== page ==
arguments you provide, the more successful
you’ll be in debunkin...
Avoiding Overkill Backfire
The Overkill Backfire Effect occurs because processing many
arguments takes more effort than ju...
Avoiding Overkill Backfire
Growth trends in commercial broilers
showing gradual improvement:
Worldview Backfire
The third and arguably most potent
backfire effect occurs with topics that tie
in with people’s worldvi...
Worldview Backfire
Presenting information or arguments that conflict
with strongly held views that are central to a person...
Countering Worldview Backfire
Worldview Backfire Effect is strongest among those already fixed in
their views. So there is...
Countering Worldview Backfire
Worldview Backfire Effect is strongest among those already fixed in their views. So there
is...
Thanks!
References
Cook, J., Lewandowsky, S. (2011), The Debunking Handbook. St. Lucia, Australia: University of
Queensland. Novem...
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Dr. Wallace Berry - Agriculture Will Survive Myths and Misconceptions About Organic Or Backyard Poultry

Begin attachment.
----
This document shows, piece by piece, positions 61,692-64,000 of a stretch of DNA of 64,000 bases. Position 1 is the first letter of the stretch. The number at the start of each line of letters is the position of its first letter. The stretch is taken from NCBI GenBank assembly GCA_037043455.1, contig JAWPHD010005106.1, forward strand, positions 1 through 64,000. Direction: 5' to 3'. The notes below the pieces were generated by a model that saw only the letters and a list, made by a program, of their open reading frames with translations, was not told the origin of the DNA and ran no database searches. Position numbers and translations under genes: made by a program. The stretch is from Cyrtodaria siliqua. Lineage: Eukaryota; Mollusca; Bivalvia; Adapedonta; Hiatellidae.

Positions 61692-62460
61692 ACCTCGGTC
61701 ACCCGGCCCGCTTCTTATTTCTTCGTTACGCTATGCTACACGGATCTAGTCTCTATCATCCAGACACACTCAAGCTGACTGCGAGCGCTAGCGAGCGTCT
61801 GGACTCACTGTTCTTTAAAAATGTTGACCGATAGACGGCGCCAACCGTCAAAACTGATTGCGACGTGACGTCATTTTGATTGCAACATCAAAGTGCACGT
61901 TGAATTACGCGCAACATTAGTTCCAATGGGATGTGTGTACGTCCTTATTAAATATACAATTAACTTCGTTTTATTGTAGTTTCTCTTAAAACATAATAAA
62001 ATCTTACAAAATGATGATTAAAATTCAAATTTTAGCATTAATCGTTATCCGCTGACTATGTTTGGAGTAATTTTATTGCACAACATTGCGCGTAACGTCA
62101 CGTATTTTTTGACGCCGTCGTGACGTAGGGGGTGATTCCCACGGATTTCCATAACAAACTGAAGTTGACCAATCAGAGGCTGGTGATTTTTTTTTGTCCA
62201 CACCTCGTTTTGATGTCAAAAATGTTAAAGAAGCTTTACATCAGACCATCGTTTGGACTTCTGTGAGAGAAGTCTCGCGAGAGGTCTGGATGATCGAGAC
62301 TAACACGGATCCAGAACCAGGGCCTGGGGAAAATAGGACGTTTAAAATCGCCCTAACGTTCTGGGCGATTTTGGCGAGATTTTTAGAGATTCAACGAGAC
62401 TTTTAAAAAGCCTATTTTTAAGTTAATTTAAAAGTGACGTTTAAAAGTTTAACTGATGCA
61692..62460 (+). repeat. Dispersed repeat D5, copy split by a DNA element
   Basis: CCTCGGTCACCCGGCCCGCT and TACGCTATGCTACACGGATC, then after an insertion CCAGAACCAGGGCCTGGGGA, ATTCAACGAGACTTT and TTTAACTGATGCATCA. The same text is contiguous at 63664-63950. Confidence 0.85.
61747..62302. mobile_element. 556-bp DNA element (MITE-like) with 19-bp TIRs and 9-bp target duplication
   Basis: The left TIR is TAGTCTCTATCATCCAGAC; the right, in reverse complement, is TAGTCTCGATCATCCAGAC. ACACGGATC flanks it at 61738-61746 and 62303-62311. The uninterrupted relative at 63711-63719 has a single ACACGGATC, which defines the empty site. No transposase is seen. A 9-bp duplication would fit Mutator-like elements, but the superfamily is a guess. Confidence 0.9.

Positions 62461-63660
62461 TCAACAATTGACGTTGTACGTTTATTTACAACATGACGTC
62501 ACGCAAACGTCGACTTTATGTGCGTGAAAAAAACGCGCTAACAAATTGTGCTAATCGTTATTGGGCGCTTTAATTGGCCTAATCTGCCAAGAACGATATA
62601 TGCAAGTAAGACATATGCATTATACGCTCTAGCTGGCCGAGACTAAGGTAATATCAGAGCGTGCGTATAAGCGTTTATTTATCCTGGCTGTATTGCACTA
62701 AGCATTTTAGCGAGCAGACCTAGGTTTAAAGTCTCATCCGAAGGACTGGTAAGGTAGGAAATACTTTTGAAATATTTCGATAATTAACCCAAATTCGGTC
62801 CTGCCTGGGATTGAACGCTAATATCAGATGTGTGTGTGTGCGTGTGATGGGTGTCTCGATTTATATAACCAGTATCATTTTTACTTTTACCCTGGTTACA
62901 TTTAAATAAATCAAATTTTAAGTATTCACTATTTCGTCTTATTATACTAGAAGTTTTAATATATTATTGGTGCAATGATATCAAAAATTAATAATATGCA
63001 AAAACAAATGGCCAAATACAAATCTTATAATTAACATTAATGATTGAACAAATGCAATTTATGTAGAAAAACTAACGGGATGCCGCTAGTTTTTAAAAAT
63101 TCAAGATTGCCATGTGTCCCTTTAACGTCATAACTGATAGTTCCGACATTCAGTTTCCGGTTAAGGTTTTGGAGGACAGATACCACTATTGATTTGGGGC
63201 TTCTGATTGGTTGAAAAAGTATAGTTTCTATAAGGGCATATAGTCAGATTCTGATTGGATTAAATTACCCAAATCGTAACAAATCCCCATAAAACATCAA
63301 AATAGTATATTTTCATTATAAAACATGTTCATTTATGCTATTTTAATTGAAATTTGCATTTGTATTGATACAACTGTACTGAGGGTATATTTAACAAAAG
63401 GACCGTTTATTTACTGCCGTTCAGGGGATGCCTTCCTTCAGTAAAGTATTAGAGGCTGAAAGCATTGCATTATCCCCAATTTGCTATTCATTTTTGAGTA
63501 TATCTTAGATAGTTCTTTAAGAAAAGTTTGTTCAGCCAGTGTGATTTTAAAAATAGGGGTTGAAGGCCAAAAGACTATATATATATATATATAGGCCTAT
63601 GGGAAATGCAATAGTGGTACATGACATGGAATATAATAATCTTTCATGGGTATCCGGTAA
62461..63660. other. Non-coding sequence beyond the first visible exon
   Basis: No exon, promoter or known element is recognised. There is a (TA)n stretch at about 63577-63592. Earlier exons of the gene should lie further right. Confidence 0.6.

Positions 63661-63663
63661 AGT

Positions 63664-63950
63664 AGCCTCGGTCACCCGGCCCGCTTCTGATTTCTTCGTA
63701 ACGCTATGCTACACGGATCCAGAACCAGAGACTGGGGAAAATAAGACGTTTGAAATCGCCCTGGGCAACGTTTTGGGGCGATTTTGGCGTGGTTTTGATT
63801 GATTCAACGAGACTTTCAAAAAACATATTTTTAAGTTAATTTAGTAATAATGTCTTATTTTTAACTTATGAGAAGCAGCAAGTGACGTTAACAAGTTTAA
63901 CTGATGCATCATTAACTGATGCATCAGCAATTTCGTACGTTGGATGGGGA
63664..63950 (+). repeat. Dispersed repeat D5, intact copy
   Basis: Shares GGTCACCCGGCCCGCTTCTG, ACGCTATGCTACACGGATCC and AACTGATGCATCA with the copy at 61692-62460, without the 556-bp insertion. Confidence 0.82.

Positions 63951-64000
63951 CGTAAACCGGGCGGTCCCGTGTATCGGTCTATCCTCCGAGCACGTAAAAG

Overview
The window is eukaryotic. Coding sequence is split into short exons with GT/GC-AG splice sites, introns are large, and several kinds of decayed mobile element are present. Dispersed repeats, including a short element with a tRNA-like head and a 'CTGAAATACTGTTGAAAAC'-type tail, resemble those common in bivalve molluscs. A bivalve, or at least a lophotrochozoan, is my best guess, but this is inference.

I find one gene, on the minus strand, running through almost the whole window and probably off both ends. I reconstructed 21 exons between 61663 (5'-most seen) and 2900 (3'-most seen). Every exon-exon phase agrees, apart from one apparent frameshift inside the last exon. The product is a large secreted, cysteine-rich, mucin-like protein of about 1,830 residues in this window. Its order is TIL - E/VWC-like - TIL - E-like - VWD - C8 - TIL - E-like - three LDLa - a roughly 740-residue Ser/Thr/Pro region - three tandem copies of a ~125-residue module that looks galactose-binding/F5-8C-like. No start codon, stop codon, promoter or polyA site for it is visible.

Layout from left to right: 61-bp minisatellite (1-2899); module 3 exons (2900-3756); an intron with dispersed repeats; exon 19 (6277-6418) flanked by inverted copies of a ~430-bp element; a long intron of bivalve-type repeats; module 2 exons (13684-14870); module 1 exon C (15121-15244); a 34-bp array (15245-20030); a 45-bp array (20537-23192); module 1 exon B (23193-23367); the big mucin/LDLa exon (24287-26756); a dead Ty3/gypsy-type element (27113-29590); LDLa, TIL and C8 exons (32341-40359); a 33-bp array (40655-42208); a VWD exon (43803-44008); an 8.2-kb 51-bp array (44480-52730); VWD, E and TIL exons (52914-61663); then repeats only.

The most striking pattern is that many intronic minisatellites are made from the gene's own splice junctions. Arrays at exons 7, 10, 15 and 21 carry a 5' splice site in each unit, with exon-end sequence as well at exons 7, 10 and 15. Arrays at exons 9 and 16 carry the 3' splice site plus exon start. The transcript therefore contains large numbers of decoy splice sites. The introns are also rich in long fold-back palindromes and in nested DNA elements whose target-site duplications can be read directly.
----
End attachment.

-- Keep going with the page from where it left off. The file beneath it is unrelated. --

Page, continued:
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Agriculture Will Survive Myths and Misconceptions About Organic Or Backyard Poultry - Wallace Berry, PhD, Auburn University Department of Poultry Sciences, from the 2014 NIAA Annual Conference titled 'The Precautionary Principle: How Agriculture Will Thrive', March 31 - April 2, 2014, Omaha, NE, USA.

More presentations at http://www.trufflemedia.com/agmedia/conference/2014_niaa_how_animal_agriculture_will_thrive

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Dr. Wallace Berry - Agriculture Will Survive Myths and Misconceptions About Organic Or Backyard Poultry

  1. 1. How Animal Agriculture Will Survive: Debunking Myths and Misconceptions About Organic and Backyard Poultry Wallace Berry Auburn University Poultry Science Department Auburn University Auburn, AL Berrywd@auburn.edu NIAA Omaha 2014 - Berry http://www.the-chicken-chick.com/2012/12/quarantine-of-backyard-chickens-why- and.html http://seattletimes.com/html/picturethis/2013043103_thenewchickendebatecagefreeandorganicorother.ht ml
  2. 2. “If a consumer doesn’t want food produced by “mainstream agriculture” he or she can buy organic. What’s hurtful is being led down a path that suggests there’s something wrong with all the food they’re buying currently...” -Doug Chorney, Keystone Agricultural Producers NIAA Omaha 2014 - Berry
  3. 3. Organic Food 1. Demand for organic food is a market to be served. 2. The customer is always right. 3. The customer deserves factual information. 4. Educating the customer is a good thing and necessary. 5. Providing context is key in the case for modern agriculture.